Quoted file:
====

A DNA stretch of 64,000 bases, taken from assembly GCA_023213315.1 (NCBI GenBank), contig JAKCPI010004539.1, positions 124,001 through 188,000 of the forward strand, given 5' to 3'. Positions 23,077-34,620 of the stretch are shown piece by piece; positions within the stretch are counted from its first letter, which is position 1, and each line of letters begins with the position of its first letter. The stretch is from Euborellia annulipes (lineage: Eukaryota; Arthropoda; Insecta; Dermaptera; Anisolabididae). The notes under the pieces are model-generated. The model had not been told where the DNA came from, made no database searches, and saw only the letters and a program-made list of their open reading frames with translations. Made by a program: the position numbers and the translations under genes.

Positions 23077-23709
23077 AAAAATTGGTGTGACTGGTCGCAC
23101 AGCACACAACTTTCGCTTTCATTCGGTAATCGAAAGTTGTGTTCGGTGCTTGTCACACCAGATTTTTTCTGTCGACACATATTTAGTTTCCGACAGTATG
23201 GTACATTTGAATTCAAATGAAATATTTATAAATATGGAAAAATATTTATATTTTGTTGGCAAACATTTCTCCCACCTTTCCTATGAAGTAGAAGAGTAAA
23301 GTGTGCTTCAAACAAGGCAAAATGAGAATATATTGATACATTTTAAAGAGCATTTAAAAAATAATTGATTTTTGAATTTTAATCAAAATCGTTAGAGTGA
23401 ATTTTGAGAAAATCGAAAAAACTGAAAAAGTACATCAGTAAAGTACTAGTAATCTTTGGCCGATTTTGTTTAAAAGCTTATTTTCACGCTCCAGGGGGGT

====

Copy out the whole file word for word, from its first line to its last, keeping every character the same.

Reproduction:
A DNA stretch of 64,000 bases, taken from assembly GCA_023213315.1 (NCBI GenBank), contig JAKCPI010004539.1, positions 124,001 through 188,000 of the forward strand, given 5' to 3'. Positions 23,077-34,620 of the stretch are shown piece by piece; positions within the stretch are counted from its first letter, which is position 1, and each line of letters begins with the position of its first letter. The stretch is from Euborellia annulipes (lineage: Eukaryota; Arthropoda; Insecta; Dermaptera; Anisolabididae). The notes under the pieces are model-generated. The model had not been told where the DNA came from, made no database searches, and saw only the letters and a program-made list of their open reading frames with translations. Made by a program: the position numbers and the translations under genes.

Positions 23077-23709
23077 AAAAATTGGTGTGACTGGTCGCAC
23101 AGCACACAACTTTCGCTTTCATTCGGTAATCGAAAGTTGTGTTCGGTGCTTGTCACACCAGATTTTTTCTGTCGACACATATTTAGTTTCCGACAGTATG
23201 GTACATTTGAATTCAAATGAAATATTTATAAATATGGAAAAATATTTATATTTTGTTGGCAAACATTTCTCCCACCTTTCCTATGAAGTAGAAGAGTAAA
23301 GTGTGCTTCAAACAAGGCAAAATGAGAATATATTGATACATTTTAAAGAGCATTTAAAAAATAATTGATTTTTGAATTTTAATCAAAATCGTTAGAGTGA
23401 ATTTTGAGAAAATCGAAAAAACTGAAAAAGTACATCAGTAAAGTACTAGTAATCTTTGGCCGATTTTGTTTAAAAGCTTATTTTCACGCTCCAGGGGGGT